The sprawling thicket: Knowledge and specialisation in forensic social work

Authors

  • Gail Green,

    Corresponding author
    1. St John of God Counselling Centre in Fremantle
      Gail Green, BSW, Dip Ed. is currently Counsellor at St John of God Counselling Centre in Fremantle. Email: gaildg@iinet.net.au
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  • Joanne Thorpe,

    Corresponding author
    1. Department of Justice with Victim Support Services
      Joanne Thorpe, BA, BSW, MA, is currently working in the Department of Justice with Victim Support Services. Email: jthorpe1@iinet.net.au
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  • Myrean Traupmann

    Corresponding author
    1. Department of Justice in Western Australia
      Myrean Traupmann, BA (Psychology), BSW, MAASW, works as a Prison Counsellor for the Department of Justice in Western Australia. Email: mytraupmann@optusnet.com.au
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Gail Green, BSW, Dip Ed. is currently Counsellor at St John of God Counselling Centre in Fremantle. Email: gaildg@iinet.net.au

Joanne Thorpe, BA, BSW, MA, is currently working in the Department of Justice with Victim Support Services. Email: jthorpe1@iinet.net.au

Myrean Traupmann, BA (Psychology), BSW, MAASW, works as a Prison Counsellor for the Department of Justice in Western Australia. Email: mytraupmann@optusnet.com.au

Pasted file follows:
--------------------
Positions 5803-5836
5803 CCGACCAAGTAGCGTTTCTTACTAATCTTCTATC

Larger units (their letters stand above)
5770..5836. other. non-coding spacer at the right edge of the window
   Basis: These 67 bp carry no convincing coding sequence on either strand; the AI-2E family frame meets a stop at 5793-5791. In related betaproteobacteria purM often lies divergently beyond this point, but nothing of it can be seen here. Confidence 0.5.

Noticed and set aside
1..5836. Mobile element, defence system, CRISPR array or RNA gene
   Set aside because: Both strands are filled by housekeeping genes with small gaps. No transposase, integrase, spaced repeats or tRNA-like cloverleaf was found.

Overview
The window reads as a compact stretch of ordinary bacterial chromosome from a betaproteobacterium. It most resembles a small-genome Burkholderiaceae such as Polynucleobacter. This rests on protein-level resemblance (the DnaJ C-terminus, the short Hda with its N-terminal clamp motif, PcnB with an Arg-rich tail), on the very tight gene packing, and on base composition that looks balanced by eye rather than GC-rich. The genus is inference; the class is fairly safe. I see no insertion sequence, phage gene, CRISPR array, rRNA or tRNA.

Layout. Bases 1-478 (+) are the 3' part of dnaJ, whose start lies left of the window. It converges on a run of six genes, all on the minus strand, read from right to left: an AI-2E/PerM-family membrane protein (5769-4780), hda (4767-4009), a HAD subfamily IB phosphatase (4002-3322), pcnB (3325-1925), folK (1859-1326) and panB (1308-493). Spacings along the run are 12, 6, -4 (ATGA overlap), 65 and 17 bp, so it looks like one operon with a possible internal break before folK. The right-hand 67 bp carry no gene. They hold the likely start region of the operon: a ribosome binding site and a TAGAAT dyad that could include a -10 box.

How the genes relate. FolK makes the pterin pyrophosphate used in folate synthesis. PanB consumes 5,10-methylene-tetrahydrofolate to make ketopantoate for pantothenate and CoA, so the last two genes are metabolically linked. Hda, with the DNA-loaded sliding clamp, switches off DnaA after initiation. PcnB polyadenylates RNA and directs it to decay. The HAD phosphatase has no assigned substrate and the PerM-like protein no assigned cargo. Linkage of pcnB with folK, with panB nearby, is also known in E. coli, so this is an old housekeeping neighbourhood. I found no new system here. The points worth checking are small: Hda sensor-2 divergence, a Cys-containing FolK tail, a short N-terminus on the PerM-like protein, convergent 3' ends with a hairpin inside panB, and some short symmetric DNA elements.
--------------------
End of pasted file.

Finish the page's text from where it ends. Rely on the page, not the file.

Abstract

This exploratory study uses a post-modern framework to investigate and map aspects of the (re)emerging occupational area of forensic social work, broadly defined as practice, which in any manner may be related to legal issues and litigation, both criminal and civil. The study is the result of each author asking questions about the nature of our professional experience in the field and then testing our thoughts against those of other social workers in the field. Our aim was to initiate discussion about the nature of forensic social work and to question whether our work called upon skills and knowledge that differed from those of social workers in other (specialised) fields. We used a cooperative inquiry method and significant themes and issues were raised with agreement for much of the discussion. The most lively dialogue centred upon the benefit or disadvantage of specialisation, with tensions evident around the perceived elitism some participants attached to the specialist title. The initial investigation raised several issues for further investigation.

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